Five Reasons to Pick up The Improbability of Love by Hannah Rothschild
25th January, 2017
When Annie McDee comes in possession of a painting bought from a junk shop, little does she know that the elite circle of London’s art world is trying to track it down. Set in contemporary London, this book was a worthy contender in the shortlist for Bailey’s Prize, 2016.
Annie is an aspiring chef in her thirties who leads a lonely isolated life after a love-failure. She admits “If I died here in my studio flat on a Friday night, no one would notice until my employer wanted a restaurant booked or his dry cleaning collected.” When she buys a painting from a junk shop to gift a man after their first date, she has no idea she is in for another heart break. The painting lies forgotten in her house until her alcoholic mother, Evie moves in and starts obsessing over it.
Annie finds a job as a lowly chef under Rebecca Winkleman, daughter of Mr. Memling Winkleman – a 90 year old international art dealer who rules London’s art world. She is not aware that Mr. Winkleman is in search of the same canvas that is in her possession. Rebecca, who has no idea why the painting means so much to her father, tries to help him and in the process of tracking it discovers ugly truths about the art world and her family.
As Annie is pulled into this unscrupulous art world consisting of exiled Russian aristocrats, ambitious Sheikhas, lower end art dealers, collectors, high society ladies, intellectuals, academics and exhibition organisers, she finds herself in unfamiliar terrain for someone who just wants to cook. And perhaps this might persuade her to believe in love again.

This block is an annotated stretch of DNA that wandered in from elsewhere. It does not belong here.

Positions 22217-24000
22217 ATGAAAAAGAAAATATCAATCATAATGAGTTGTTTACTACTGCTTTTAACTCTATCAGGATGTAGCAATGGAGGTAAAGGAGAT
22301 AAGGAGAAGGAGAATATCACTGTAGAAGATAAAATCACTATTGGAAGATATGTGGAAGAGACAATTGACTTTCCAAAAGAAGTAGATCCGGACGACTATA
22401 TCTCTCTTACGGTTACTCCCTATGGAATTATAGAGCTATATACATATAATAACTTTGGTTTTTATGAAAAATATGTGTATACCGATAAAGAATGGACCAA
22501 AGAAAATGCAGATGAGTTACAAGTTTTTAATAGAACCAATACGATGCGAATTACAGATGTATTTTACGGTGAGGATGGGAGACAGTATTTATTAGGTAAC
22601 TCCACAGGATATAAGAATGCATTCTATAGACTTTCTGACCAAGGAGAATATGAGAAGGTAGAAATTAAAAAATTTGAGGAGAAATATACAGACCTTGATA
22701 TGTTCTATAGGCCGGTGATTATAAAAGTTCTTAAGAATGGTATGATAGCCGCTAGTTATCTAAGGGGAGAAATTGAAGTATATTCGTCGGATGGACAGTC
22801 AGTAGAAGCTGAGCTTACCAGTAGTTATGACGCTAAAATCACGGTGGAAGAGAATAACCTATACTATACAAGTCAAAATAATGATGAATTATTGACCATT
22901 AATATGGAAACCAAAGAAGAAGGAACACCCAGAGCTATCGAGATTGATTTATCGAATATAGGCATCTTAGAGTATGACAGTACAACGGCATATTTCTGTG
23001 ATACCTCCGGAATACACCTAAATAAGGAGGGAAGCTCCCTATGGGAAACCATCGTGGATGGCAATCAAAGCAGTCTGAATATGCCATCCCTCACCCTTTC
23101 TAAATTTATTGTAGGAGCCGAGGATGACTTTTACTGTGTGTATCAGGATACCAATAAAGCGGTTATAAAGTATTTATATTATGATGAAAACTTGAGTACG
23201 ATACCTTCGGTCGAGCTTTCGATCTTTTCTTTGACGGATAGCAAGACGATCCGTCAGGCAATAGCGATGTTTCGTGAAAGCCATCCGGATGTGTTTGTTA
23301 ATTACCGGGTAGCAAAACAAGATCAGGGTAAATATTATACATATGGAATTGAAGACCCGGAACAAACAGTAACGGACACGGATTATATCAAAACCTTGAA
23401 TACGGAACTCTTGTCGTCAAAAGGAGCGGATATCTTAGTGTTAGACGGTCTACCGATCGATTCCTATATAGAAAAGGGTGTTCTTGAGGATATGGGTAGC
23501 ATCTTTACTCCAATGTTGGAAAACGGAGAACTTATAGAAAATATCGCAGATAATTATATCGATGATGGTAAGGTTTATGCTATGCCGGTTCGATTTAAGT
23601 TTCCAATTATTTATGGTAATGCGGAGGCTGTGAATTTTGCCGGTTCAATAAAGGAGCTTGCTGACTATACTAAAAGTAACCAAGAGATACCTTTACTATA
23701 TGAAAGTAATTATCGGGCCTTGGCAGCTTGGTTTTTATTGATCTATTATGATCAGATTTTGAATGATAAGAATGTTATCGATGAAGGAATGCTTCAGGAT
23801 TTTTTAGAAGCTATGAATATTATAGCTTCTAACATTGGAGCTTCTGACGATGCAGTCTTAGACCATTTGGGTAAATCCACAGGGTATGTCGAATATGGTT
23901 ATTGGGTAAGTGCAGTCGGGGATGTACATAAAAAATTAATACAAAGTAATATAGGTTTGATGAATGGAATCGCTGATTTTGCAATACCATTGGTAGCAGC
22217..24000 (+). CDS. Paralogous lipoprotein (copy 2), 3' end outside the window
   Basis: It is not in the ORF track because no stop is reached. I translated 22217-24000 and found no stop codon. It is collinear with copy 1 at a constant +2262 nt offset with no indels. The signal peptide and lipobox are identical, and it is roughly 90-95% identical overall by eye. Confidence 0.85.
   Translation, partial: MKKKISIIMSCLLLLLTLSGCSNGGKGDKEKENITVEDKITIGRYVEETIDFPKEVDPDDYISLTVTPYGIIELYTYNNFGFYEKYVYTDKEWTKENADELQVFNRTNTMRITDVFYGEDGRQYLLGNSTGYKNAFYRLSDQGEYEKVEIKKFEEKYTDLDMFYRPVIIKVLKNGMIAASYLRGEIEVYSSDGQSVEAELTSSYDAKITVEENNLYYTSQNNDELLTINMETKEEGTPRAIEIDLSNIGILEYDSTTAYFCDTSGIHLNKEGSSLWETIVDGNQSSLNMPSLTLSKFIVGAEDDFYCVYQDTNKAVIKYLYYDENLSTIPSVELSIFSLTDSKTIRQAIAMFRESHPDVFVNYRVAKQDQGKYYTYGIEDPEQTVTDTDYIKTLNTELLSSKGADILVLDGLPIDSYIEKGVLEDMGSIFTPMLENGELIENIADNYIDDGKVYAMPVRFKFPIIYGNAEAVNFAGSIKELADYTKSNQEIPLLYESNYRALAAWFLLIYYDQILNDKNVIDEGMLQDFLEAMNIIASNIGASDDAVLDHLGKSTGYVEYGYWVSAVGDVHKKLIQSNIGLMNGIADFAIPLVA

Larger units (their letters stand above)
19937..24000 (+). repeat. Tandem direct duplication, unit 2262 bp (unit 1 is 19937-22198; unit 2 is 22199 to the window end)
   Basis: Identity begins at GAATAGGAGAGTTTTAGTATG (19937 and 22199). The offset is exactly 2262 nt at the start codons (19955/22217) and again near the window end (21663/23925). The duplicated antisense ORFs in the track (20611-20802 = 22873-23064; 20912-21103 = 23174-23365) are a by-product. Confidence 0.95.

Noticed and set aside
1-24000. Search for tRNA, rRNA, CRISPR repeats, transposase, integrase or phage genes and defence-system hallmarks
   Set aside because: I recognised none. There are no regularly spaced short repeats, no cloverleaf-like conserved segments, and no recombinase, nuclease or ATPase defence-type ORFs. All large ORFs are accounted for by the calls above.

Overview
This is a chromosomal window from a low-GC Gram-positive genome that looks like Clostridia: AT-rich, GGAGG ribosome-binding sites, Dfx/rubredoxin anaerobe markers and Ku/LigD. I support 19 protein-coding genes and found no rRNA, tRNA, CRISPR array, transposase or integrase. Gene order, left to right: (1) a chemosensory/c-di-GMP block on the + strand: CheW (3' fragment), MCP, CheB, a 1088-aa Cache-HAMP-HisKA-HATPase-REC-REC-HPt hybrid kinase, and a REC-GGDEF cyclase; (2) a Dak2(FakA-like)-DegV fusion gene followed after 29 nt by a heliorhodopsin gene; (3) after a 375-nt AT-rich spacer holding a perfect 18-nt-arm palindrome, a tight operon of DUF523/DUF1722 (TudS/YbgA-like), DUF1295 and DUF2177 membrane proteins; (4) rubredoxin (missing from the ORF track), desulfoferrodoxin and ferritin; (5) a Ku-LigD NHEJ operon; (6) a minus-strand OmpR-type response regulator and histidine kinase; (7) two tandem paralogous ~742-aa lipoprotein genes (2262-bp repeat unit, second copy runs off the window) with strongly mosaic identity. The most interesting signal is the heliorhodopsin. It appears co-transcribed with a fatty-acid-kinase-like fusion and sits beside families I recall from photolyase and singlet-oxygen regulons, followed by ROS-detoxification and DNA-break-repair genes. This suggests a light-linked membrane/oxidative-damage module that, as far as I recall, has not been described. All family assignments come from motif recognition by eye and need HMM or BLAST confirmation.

Here are some highlights about The Improbability of Love :
The book has a colourful cast of characters. There is an exiled Russian billionaire named Vlad; an American socialite named Melanie Appledore; the aging cross dressing fixer named Barty (I loved his character. The wigs he adorns for every party and conversations with the ladies on botox are hilarious) who works with exiled rich men to set up a new home in London and establish themselves in a new society, Earl Beachendon, a director at Monachorum, who is at the risk of being fired unless he catches hold of a masterpiece and Jesse, a struggling artist. The secondary characters are well crafted and add to the outrageousness of the art world.
2. The Painting
I think the painting is my favourite character in the story. I loved to read the its POV even though it is fictional while the painter it is attributed to (Watteau) is real. The painting is a cheeky thing indeed. I found the crass talk amusing, completely contrary to the classy, elegant speech that I was expecting from a highly valued painting. It is obnoxious (“As we all know a fierce female mind is a passion killer. Men prefer the breast to the brain”), proud (“I was a painting that started a movement, the rococo”) and unbelievingly human at heart.
Food lovers, you need this book in your life. Read this passage about making an omlette from the book on my Instagram.
Are you convinced? When a book can describe a simple dish like that, you can imagine how good the rest of the writing might be!
“Looking at a tray of quinces, Annie saw them baked, skewed or grated, imagined them with pears or lamb or cheese. Looking to her right she caught sight of a pyramid of fennel – perhaps she could melt a few bulbs into the onion soup or create a side dish with a sauce perfumed with anchovy, or just saute the vegetable until its gentle perfume quivered about a dish of braised chicken”